In July, ahead of the launch of its latest handset, OnePlus announced a "new and improved invite system" for the device. The invite system allows the company to tightly manage its supply chain, building only those devices it needs to fulfill existing demand, and avoiding large and potentially costly build-ups of inventory accumulating in its warehouses - but from a customer perspective, the experience has been less than satisfactory.
Unfortunately, the new system hasn't done anything to expedite the process of taking delivery of a OnePlus 2 so far. In fact - like so many things that the company has done before - it's managed to screw things up again with the launch of its new device.
And that's not just the snark of an embittered tech journo - the company actually said as much today. In an open letter to its customers, OnePlus' CEO Carl Pei began with a frank and honest assessment of the situation:
We messed up the launch of the OnePlus 2.
Well, we messed up the launch of the OnePlus One as well.
Pei referred to the company's earlier promises regarding its new invite system, but admitted that despite assurances of less waiting, more invites and more availability of stock, OnePlus "only began shipping [the 2] in meaningful quantities this week" - and for that, he offered an unequivocal apology:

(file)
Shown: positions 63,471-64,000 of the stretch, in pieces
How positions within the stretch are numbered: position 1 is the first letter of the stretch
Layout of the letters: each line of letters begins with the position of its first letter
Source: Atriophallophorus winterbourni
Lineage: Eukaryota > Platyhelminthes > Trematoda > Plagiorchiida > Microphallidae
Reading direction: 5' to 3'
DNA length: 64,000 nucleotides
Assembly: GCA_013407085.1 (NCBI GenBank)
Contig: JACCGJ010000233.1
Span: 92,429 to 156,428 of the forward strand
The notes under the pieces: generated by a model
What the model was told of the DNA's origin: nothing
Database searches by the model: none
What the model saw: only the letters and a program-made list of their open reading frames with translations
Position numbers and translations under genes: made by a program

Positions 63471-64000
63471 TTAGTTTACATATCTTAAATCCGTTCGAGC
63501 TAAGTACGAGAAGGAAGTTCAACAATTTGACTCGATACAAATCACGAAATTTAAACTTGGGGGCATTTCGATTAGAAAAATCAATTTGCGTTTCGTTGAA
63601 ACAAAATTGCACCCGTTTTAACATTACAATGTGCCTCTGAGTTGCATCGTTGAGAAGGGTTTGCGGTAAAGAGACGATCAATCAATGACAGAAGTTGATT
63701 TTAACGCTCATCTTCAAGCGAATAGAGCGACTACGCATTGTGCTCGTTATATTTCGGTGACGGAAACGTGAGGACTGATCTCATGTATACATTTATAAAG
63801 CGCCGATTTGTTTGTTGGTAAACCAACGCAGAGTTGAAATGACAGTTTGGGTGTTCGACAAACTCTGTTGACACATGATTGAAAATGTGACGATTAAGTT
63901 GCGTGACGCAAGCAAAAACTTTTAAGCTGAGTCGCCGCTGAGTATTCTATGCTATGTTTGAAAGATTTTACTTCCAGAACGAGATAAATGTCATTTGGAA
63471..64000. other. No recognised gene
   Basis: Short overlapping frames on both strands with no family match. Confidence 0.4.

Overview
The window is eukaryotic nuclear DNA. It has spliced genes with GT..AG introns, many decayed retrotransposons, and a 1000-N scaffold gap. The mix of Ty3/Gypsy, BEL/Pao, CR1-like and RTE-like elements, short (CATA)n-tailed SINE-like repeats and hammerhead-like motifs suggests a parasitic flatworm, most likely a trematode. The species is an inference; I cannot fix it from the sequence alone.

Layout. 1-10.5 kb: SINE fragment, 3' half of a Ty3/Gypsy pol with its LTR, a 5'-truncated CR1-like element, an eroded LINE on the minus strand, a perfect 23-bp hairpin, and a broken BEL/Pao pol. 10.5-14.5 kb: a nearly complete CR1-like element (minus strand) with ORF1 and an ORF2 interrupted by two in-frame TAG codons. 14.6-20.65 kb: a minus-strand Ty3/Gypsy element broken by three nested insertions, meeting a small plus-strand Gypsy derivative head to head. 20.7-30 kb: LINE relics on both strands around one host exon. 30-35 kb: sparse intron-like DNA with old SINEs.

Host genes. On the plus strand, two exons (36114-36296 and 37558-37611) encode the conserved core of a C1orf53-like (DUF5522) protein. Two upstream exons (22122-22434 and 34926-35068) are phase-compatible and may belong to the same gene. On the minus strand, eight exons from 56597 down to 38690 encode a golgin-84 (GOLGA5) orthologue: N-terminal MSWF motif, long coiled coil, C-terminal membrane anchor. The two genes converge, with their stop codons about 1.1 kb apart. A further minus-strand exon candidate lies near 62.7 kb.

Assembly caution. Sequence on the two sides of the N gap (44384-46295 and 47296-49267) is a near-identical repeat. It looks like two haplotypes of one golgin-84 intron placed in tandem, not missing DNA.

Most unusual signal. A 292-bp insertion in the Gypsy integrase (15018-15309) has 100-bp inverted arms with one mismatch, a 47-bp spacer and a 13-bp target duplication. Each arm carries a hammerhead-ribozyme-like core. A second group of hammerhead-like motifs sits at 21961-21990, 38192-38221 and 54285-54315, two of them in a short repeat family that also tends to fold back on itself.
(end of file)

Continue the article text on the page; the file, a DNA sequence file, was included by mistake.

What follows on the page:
I’d like to apologize on behalf of OnePlus for the delay.
To our fans, sorry. We were equally excited when we saw your excitement around the OnePlus 2. We know how it feels waiting and waiting for something you really want, while being given ETAs that go unfulfilled. We appreciate the trust and support that you have given to a relatively small and unknown company like OnePlus.
He added that the company is considering a one-hour 'flash sale' of the OnePlus 2 to make it easier for those still waiting to be able to order the new handset.
Pei extended his apology to the company's partners as well, and even to his own employees:
To our team, sorry. This delay has brought huge opportunity cost upon our OnePlus. It has shortened the product life cycle of the OnePlus 2, as well as caused huge reputational damage to our company. Although we don’t think competition will impact us much, it’s still undeniable that we’ve given a month to competing products to catch up. In addition, it has put a dent on our strong forward momentum and made it harder for us to reach our full business potential as a company.
He wrapped up his post with a further apology - "we simply messed up again and apologize for that", and said that the company intends to learn from its mistakes. However, its customers will no doubt be wary, even of such open and honest statements, given that OnePlus has made such promises before.